The FAA is moving ahead with a plan to expand the services offered by Houston Center in the Gulf of Mexico by September 2016. As part of the plan, the FAA will install three more ADS-B radios in Mexico to enhance surveillance over the Gulf with a 60- to 80-nm coverage overlap between Houston Flight Information Region and Merida and Monterrey ACC airspace.
Senator James Inhofe (R-Okla.), father of the original Pilot’s Bill of Rights (PBOR), is proposing some amendments and additions to his original law. According to a press release issued by the senator’s office at the end of June, “[T]he first Pilot’s Bill of Rights was a victory for the aviation community and made possible by the support of pilots and industry leaders across the nation.
Unionized pilots with Lufthansa-owned low-fare carrier Germanwings staged a six-hour strike on Friday after negotiations between the airline and pilots over early retirement benefits broke down. The Vereinigung Cockpit union representing pilots with Lufthansa, Lufthansa Cargo and Germanwings said it would continue planning industrial actions “until the point of agreement.”
Malaysian Airlines (MAS) is to lay off just over 30 percent of its workforce in a restructuring that will see it brought under the full ownership of state-backed sovereign wealth fund Kazanah Nasional Berhad.
Boeing won a $9.36 million contract modification from the U.S. Defense Advanced Research Projects Agency (Darpa) to refine its concept for a radically improved vertical takeoff and landing (VTOL) aircraft to the preliminary design review stage. Three other contractors have proposed concepts for the program.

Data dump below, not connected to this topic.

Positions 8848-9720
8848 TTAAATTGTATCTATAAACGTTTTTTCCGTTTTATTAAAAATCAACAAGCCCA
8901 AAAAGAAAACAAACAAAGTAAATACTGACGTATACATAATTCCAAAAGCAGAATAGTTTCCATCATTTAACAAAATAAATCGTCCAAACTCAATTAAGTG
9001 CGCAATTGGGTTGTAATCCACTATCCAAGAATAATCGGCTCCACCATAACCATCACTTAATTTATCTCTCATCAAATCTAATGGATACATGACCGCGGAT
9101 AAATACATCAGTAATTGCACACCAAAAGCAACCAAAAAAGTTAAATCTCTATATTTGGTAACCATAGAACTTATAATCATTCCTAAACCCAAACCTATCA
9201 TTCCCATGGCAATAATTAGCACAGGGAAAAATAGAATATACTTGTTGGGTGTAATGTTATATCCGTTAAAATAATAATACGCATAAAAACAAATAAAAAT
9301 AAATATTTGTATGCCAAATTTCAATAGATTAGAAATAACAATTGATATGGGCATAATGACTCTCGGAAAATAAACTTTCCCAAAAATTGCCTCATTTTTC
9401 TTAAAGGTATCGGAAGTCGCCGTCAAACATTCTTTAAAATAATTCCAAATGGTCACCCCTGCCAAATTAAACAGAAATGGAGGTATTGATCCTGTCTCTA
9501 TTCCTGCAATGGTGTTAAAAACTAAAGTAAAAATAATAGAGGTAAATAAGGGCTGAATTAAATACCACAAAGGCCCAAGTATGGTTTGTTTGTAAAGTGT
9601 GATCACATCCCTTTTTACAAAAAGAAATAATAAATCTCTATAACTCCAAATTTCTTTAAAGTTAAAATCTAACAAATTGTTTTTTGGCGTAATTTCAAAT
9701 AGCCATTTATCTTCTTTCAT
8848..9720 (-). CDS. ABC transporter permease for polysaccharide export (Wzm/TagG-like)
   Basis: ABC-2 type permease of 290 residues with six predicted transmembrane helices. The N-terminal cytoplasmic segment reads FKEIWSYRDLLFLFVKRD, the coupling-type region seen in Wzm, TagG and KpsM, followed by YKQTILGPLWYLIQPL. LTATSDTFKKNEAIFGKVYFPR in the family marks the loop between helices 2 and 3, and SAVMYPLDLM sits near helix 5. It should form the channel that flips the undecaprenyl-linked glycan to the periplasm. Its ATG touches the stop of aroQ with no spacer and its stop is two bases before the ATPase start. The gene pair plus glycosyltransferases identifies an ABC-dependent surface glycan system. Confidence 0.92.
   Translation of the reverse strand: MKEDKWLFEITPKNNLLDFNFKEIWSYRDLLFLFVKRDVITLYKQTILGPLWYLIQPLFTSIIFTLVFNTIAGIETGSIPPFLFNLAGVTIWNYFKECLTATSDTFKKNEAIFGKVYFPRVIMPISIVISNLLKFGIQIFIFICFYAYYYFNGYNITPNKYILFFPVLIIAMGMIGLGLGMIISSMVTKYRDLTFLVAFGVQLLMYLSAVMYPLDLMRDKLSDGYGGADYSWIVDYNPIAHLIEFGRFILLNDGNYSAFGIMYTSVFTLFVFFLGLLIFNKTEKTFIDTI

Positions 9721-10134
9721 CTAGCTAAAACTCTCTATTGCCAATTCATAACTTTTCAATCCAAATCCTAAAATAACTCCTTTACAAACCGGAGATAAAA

Denver-based air charter firm Mountain Aviation was acquired by an unidentified private investment group earlier this week. Rich Bjelkevig, who founded the turboprop and jet charter firm in 1993, will continue to serve as the company’s president. Cam Kenyon, previously the executive vice president of operations at WestJet Airlines and the president of Lynx Aviation in Denver, has been appointed Mountain Aviation’s executive director.
Announcing a record statutory after-tax loss of A$2.8 billion ($2.6 billion) on August 28, Qantas chief executive Alan Joyce said that the Australian flag carrier has “come through the worst” as it navigates an aggressive cost-cutting program announced in February 2014.
Columbus, Ohio-based Spirit Aeronautics is introducing a new level in its AOG and on-site service capabilities. “Customers don’t always have the choice of bringing us the aircraft or have time to wait for service,” said Tony Bailey, president of Spirit Aeronautics. With that in mind, the company created its Aircraft-on-Demand Service Program to support customers who cannot move the aircraft for physical or financial reasons. “We will provide avionics, interior and maintenance service at their location, when they need it,” he added.
HungaroControl, the air navigation service provider of Hungary, said it has started a €6.8 million ($9 million) program to implement data communications between controllers and pilots. The company plans to introduce controller-pilot datalink communications (CPDLC) next February as required by Single European Sky regulation.
The FAA has granted Colorado Springs-based Trine Aerospace & Defense certification that enables it to perform maintenance, repair and overhaul services on rotary-wing aircraft.
“Trine is one of the few facilities in our region with helicopter repair station certification,” said Britt Ham, the company’s president and CEO. “The certificate enables us to serve our customers better by providing in-house repair and replacement of non-warrantied parts as well as avionics and installation repair.”